By Cindy Wooden, Catholic News Service
VATICAN CITY (CNS) — Keeping his appointment to celebrate vespers as 2022 was ending, Pope Francis also paid tribute to his predecessor, Pope Benedict XVI, who died early Dec. 31.
“At this moment, our thoughts go spontaneously to our dearest Pope Emeritus Benedict XVI, who left us this morning,” Pope Francis told thousands of people joining him in St. Peter’s Basilica for the evening prayer service.
“With emotion we remember him as such a noble, such a gentle person,” the pope said. “And we feel so much gratitude in our hearts: gratitude to God for having given him to the church and to the world; gratitude to him, for all the good he accomplished, particularly for his witness of faith and prayer, especially in these last years of his retired life.”
“Only God knows the value and strength of his intercession and his sacrifices offered for the good of the church,” Pope Francis said of the 95-year-old Pope Benedict, who had spent almost 10 years in retirement in a monastery in the Vatican Gardens.
The prayers of the faithful also included special mention of the deceased Pope Benedict, asking God to allow him to see Jesus face to face.
In the main section of his homily, Pope Francis focused on kindness and gentleness as both a religious and a civic virtue.
With the Christmas season still underway and the basilica’s Christmas decorations still in place, Pope Francis said that Jesus “did not come into the world swooping down from heaven; he was born of Mary.”
Jesus became human “with her consent; in freedom, in gratuitousness, in respect, in love,” the pope said.
Focusing specifically on the Diocese of Rome, his diocese, Pope Francis urged citizens to cultivate kindness in their relationships with each other.
“Kindness is an important factor in the culture of dialogue,” he said, “and dialogue is indispensable if we are to live in peace, as brothers and sisters, who do not always get along — that is normal — but who nevertheless talk to each other, listen to each other and try to understand and meet each other.”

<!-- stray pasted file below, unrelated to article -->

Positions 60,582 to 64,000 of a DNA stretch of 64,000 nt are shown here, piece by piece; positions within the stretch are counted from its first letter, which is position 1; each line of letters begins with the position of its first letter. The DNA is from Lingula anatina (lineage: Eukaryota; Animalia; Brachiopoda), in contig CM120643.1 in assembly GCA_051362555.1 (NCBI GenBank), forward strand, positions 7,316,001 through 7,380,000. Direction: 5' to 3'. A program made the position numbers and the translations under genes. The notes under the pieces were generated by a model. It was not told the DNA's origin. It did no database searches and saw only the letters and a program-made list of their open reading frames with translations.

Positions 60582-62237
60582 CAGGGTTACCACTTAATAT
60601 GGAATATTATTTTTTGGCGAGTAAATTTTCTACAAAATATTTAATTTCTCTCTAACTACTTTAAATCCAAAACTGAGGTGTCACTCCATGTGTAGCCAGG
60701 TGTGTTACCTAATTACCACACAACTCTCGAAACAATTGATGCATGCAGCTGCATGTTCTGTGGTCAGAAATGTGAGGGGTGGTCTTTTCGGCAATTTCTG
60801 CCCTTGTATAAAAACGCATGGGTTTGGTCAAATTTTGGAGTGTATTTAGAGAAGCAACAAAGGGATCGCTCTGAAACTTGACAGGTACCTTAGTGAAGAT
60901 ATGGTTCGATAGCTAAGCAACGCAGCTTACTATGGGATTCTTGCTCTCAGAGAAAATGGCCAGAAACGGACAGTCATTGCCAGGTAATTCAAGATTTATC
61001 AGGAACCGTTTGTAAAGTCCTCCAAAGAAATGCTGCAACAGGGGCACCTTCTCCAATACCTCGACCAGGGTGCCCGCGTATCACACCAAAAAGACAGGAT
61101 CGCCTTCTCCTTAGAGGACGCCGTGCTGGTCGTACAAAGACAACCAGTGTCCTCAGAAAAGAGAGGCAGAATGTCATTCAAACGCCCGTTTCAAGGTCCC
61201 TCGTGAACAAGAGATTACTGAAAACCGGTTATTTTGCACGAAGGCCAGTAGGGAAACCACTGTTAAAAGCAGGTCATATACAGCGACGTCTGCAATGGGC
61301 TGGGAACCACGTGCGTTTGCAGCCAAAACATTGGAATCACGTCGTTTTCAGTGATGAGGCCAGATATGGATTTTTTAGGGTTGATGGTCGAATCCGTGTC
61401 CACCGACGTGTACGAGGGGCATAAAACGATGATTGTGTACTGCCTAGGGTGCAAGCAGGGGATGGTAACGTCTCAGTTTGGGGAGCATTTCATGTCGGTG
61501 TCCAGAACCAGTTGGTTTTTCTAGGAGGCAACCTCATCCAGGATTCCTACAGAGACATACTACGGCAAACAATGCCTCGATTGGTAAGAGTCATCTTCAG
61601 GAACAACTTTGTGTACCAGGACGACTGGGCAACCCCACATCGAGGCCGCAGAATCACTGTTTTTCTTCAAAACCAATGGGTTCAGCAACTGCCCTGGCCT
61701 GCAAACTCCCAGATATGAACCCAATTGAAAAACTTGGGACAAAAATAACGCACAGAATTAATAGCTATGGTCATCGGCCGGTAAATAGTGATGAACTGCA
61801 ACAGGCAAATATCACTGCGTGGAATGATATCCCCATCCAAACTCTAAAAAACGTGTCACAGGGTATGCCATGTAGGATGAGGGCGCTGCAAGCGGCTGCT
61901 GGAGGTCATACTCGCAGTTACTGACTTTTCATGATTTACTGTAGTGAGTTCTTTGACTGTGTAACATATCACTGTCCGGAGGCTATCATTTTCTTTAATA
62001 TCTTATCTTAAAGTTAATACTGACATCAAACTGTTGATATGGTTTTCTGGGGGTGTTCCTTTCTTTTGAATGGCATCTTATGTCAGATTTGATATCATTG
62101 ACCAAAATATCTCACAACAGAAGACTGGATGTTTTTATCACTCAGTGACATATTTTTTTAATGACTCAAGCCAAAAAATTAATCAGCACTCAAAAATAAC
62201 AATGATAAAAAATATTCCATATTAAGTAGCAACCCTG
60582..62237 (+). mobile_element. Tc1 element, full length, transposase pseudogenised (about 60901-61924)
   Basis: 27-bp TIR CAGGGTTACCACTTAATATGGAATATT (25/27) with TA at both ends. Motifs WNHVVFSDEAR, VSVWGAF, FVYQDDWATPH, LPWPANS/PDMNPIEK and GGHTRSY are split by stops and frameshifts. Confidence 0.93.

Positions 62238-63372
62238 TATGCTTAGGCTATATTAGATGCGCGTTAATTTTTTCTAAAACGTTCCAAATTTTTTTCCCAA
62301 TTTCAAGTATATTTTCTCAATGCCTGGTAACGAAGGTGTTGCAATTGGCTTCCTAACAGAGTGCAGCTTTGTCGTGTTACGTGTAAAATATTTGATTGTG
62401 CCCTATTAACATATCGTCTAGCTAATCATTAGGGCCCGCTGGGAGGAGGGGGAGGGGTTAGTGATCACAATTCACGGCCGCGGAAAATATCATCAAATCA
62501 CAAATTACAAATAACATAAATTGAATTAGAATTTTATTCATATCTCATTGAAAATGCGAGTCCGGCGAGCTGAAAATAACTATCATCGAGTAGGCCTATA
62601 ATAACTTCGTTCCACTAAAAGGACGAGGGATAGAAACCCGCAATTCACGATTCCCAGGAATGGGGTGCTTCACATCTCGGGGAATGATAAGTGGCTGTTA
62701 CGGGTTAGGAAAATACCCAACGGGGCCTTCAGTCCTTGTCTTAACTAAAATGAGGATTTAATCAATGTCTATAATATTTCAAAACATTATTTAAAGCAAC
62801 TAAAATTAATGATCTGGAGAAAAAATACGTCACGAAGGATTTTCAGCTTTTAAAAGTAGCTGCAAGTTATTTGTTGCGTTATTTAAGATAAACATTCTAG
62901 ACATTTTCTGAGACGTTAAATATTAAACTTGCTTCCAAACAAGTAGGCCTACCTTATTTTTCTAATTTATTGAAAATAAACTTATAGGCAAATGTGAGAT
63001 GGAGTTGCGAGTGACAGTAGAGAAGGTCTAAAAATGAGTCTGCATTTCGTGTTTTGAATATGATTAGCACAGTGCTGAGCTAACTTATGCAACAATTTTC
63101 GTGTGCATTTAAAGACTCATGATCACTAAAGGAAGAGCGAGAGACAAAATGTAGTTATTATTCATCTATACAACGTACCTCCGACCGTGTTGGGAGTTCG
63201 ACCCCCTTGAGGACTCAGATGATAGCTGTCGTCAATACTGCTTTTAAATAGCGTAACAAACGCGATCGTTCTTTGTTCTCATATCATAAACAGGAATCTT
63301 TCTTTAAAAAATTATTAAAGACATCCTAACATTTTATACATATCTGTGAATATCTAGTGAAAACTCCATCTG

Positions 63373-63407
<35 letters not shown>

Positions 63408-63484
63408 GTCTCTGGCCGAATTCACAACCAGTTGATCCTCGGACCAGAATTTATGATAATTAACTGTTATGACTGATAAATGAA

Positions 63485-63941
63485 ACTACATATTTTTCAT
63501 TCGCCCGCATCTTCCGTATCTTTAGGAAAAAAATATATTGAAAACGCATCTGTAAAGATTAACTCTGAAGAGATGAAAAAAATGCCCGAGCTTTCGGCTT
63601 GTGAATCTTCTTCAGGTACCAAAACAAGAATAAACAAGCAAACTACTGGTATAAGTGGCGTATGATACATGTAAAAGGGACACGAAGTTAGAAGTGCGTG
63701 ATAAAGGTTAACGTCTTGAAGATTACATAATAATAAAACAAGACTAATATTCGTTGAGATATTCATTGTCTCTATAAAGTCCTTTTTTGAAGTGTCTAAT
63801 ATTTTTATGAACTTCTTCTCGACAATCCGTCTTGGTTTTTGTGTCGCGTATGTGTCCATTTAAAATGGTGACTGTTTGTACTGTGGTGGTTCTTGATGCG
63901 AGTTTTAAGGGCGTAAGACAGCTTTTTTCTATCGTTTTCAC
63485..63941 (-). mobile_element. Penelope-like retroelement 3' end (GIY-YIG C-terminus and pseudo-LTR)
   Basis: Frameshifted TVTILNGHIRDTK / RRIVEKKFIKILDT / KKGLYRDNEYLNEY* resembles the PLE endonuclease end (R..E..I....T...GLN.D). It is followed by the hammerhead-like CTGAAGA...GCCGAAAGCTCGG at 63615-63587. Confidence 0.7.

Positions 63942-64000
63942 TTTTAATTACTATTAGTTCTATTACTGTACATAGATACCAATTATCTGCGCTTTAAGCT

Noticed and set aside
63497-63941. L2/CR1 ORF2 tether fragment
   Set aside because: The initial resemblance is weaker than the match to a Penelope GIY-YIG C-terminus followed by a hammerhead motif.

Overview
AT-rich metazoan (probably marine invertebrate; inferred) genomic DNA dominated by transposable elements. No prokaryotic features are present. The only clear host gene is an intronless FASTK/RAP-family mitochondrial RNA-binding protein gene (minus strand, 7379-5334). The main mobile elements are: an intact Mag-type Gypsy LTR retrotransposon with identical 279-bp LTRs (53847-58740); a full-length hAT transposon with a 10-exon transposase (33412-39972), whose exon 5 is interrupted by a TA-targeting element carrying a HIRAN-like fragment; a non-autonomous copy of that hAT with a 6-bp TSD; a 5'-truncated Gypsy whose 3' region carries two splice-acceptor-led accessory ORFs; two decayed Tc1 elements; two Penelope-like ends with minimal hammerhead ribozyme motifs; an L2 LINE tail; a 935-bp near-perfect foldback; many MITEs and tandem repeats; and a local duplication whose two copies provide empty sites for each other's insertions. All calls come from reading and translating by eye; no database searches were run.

Kindness is not just politeness, he said, it is a virtue that can “humanize our societies.”
“Kindness is an antidote against some of the pathologies of our societies: against cruelty, which unfortunately can creep in like a poison in the heart and intoxicate relationships,” he said, and also “against distracted anxiety and frenzy that make us focus on ourselves and close us off to others.”
Too often, the pope said, people get caught up in their own lives and do not realize how aggressive they are and how they stop asking “please,” or saying “sorry” or “thank you.”
“Peace progresses with those three words,” he said. “It would be good for us to think about using ‘please,’ ‘sorry’ and ‘thank you’ often.”
Pope Francis said his wish for the new year would be that everyone try harder to be kind.
“Experience teaches us that if it becomes a way of life, it can create healthy coexistence,” he said, and “it can humanize social relationships by dissolving aggression and indifference.”
After the service, Pope Francis joined thousands of people in St. Peter’s Square to admire, and stop to pray, in front of the Nativity scene.